Our time in the mountains reminded me of a story about a man named Jack who was walking along a steep cliff one day. He accidentally got too close to the edge and fell. On the way down he grabbed a branch, which temporarily stopped his fall. He looked down and to his horror saw that the canyon dropped straight down for more than a thousand feet.
He couldn’t hang onto the branch forever, and there was no way for him to climb up the steep wall of the cliff. So Jack began yelling for help, hoping that someone passing by would hear and rescue him.
“HELP! HELP! Is anyone up there?”
He yelled for a long time, but no one heard him. He was about to give up when he heard a voice. “Jack, Jack. Can you hear me?”
“Yes, yes! I can hear you. I’m down here!”
“I can see you, Jack. Are you all right?”
“Yes, but who are you, and where are you?”
“I am the Lord, Jack. I’m everywhere.”
“The Lord? You mean, GOD?”
“I’ll do anything, Lord. Just tell me what to do.”
“Okay. Let go of the branch.”
“I said, let go of the branch. Just trust Me. Let go.”
There was a long silence.
Finally Jack yelled, “IS ANYONE ELSE UP THERE?”
Ok. I know. This is an old, old joke. But it speaks to some important issues relating to our passage this week.
Trust in the Lord with all your heart,
And lean not on your own understanding;
In all your ways acknowledge Him,
And He shall direct your paths.
There are 5 important points to learn from the wise man.
(1) Trust God.
We live in a world where there is a lack of trust. Many people don’t trust politicians. Big corporations. Or even preachers and churches. A recent AP poll indicated that there is a general lack of trust among Americans for each other. Nearly 2/3 say “you can’t be too careful” in dealing with other people.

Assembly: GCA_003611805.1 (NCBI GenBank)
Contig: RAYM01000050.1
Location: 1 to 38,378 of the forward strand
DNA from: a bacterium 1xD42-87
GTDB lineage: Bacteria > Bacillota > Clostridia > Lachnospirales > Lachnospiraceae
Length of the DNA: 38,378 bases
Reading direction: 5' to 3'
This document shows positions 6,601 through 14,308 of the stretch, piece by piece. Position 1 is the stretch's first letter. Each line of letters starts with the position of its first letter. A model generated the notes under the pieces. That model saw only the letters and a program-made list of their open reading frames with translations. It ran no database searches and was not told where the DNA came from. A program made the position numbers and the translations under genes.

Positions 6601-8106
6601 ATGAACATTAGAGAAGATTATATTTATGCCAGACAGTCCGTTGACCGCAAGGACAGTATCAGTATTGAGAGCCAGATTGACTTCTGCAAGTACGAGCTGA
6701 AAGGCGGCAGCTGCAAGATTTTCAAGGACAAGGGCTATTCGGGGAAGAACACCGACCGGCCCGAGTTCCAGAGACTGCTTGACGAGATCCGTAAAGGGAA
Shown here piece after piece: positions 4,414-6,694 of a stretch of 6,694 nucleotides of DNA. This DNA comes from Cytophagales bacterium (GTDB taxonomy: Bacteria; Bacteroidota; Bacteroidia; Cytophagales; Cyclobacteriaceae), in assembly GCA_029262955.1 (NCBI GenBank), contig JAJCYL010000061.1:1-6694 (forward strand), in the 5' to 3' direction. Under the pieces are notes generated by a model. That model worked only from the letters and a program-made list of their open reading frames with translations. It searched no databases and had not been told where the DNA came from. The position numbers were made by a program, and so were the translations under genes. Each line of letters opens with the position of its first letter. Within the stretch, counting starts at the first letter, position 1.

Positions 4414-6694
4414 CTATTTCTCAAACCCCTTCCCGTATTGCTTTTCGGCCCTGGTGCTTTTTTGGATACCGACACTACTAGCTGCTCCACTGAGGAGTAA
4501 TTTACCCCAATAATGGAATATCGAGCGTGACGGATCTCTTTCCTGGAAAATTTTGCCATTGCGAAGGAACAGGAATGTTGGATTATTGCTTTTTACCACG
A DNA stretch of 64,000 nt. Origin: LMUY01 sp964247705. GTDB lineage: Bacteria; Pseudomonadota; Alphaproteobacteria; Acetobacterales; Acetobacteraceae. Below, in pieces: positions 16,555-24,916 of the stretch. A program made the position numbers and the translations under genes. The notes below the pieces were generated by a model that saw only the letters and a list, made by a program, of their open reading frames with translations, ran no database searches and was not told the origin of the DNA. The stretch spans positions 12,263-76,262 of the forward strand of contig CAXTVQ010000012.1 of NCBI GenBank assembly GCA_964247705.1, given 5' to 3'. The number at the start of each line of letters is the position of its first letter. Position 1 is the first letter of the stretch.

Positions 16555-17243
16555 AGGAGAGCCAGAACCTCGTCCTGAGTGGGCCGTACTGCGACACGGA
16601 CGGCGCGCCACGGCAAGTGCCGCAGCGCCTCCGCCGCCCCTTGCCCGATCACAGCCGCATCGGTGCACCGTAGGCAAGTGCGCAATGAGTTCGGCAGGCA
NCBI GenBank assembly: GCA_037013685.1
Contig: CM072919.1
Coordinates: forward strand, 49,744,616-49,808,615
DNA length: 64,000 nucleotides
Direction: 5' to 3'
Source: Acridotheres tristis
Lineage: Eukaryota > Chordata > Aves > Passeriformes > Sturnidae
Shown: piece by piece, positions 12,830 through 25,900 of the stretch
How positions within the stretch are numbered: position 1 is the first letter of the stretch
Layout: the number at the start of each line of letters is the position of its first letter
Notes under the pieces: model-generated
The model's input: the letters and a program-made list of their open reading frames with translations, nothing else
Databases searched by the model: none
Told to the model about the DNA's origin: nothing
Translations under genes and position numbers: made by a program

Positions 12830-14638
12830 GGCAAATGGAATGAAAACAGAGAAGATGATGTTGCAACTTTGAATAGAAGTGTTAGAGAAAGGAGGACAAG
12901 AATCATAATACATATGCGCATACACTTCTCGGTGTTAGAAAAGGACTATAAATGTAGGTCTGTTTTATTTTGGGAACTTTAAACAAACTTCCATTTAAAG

Trust has to do with confidence. Conviction. And assurance. When we trust someone we believe in their integrity, rely on their word, and live in hope of their promises.
The famous preacher Dwight L. Moody once said, “Trust in yourself and you are doomed to disappointment. Trust in your friends and they will die and leave you. Trust in money and you may have it taken from you. Trust in your reputation and some slanderous tongue may blast it. But trust in God and you are never to be confounded in time or eternity.”
(2) Give God your whole heart.
The Bible uses the word heart to refer to the entirety of a person. It involves our feelings and emotions. But it is more. It is our will. Our intellect. Our conscience.
Jesus said, “‘You shall love the Lord your God with all your heart, with all your soul, and with all your mind.” (Matt 22:37).
“All of your heart” means in totality. Your whole life. Your entire purpose and reason for living is wrapped up in Him.
We understand this commitment, when we take our marriage vows, when we say, “forsaking all others…” That means our whole heart! That’s what God desires.
(3) Give up your human wisdom.
Trusting God with your whole heart finally says, “You’re not smart enough to do this on your own.” Human knowledge is limited. Worldly wisdom is often flawed. Fleshly feelings can be deceptive.
Without God we lack eternal perspective. Our view is dim. And our insight is confined by our narrow range of experience.
May we say with the prophet Isaiah, “Behold, God is my salvation; I will trust, and will not be afraid; for the Lord God is my strength and my song, and he has become my salvation.” (Isa. 12:2)
(4) Acknowledge God.
Recognize the power of God. Admit the supremacy the God. Defer to the wisdom of God. Receive the goodness of God. Submit to the authority of God. Experience the love of God. And accept the answers of God.
How? In all of your ways. Everyday. In every way.
(5) Follow God’s Path.
Ultimately our trust in God, our acceptance of Him, and our heart-felt commitment will lead us to follow His voice, not ours.
In the words of the song writer, Ernest W. Blandy, “Where He leads me, I will follow. I will go with Him, with Him, all the way.”
Or in the words of author Albert Cliffe, “Let go, and let God!”
–Ken Weliever, The Preacherman